This is particularly disconcerting given the recent report that blacks purchasing homes between 2005 and 2007 lost an average of $16,911 in net worth, while whites who bought a house during the same period gained $24,000.
Also not reflective of our nation’s makeup is sexuality. The majority of buyers identified as heterosexual (90 percent), while only 3.0 percent identified as gay or lesbian, 1.0 percent bisexual, and 7.0 percent abstaining from answering.
Identifying these disproportionate numbers is identifying opportunity in our nation to usher under-served groups into homeownership, which most surveyed believe is the best possible investment, even over stocks.
Why buy a home?
The primary reason for purchasing a home was the desire to own. Period.
Of note in this report, 13 percent of home buyers purchased a multi generational home to take care of aging parents, for cost savings, and because children over the age of 18 are moving back home.
According to NAR, “For first-time home buyers, 64 percent purchased for the desire to own a home of their own (jumping up from 53% last year), compared to just 13 percent for repeat buyers.”
“Repeat home buyers bought for the following reasons: desire for a larger home (13 percent), job-related relocation (11 percent), desire for a smaller home (nine percent), and the desire to be closer to friends and family (nine percent).”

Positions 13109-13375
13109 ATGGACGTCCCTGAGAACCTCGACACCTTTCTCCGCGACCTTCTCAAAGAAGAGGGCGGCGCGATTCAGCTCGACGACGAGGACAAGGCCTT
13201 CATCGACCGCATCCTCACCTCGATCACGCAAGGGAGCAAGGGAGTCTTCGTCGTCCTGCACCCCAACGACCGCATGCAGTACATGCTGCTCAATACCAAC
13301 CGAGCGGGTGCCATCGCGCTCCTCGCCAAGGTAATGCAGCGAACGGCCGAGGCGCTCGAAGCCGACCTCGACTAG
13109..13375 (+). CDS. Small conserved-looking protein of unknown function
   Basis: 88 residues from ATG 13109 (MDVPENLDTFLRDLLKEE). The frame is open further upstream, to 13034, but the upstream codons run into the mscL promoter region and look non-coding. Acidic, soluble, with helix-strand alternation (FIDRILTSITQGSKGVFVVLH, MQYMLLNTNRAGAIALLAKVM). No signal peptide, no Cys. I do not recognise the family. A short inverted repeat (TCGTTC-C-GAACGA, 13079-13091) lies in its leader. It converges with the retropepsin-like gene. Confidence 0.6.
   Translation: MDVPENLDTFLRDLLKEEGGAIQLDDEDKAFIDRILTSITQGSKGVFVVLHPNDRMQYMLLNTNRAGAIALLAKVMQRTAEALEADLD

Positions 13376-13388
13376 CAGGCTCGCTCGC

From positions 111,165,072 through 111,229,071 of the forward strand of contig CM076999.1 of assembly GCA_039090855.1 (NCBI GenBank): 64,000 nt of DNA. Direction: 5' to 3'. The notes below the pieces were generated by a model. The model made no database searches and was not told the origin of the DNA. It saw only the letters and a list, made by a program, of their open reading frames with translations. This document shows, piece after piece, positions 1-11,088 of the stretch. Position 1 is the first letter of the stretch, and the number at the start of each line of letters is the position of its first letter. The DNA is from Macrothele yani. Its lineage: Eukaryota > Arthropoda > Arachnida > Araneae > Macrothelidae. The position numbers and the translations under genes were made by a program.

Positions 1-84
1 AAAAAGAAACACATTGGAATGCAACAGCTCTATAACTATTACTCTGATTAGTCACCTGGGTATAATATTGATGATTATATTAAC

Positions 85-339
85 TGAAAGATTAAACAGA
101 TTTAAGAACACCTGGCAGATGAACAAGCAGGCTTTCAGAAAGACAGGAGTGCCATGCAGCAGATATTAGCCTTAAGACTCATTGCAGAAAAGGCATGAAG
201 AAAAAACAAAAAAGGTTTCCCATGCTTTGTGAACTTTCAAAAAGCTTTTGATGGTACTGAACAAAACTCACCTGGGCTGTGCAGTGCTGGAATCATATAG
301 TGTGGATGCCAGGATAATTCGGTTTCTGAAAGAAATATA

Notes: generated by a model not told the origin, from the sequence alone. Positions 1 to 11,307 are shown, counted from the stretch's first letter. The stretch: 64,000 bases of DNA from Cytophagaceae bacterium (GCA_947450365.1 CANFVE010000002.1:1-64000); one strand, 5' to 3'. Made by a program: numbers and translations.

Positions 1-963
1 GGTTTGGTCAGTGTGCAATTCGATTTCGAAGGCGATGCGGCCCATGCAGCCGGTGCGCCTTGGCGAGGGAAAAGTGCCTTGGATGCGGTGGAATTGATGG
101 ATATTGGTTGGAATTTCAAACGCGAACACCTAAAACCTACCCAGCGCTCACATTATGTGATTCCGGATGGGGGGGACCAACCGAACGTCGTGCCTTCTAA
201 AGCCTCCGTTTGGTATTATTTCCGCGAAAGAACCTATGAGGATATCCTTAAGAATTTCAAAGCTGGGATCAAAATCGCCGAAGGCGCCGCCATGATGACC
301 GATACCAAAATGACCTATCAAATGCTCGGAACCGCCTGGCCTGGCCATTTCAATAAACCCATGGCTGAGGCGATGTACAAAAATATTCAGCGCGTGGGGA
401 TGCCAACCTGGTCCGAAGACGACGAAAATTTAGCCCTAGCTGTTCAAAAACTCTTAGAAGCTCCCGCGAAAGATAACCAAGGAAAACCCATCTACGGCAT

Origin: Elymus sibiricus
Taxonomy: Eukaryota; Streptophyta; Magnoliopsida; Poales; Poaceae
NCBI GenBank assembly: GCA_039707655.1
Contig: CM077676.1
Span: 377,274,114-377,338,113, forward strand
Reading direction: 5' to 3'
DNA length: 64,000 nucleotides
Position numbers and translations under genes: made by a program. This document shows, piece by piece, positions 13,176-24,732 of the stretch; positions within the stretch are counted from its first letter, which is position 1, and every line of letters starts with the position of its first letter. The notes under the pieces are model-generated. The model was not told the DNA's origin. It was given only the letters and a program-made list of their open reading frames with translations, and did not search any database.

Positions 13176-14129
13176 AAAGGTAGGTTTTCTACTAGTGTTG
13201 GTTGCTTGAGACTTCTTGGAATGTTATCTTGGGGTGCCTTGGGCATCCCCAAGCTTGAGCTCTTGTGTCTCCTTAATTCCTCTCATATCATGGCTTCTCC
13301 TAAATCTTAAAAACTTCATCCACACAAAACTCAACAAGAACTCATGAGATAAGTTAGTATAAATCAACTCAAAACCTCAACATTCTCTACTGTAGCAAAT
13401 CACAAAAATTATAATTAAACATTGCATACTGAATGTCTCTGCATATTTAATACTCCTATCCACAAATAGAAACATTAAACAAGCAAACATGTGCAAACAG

Home sales on the rise – don’t call it a comeback (okay, do)
(REAL ESTATE) Inventory levels continue to fall as prices rise, making for a competitive market. After a tough winter, February saw considerable gains in home sales.
For years, inventory levels have been sinking, and prices have been growing, making the home buying process increasingly complex and sometimes discouraging. But after two consecutive months of declining sales, existing-home sales made a comeback in February, rising 3.0 percent, according to the National Association of Realtors (NAR). Sales are now 1.1 percent higher than February of last year. #GoodNews
Although home sales in the Midwest and Northeast saw a dip in this period, the South and West regions skyrocketed, boosting the national numbers.
Dr. Lawrence Yun, NAR’s Chief Economist noted that “The very healthy U.S. economy and labor market are creating a sizeable interest in buying a home in early 2018. However, even as seasonal inventory gains helped boost sales last month, home prices – especially in the West – shot up considerably. Affordability continues to be a pressing issue because new and existing housing supply is still severely subpar.”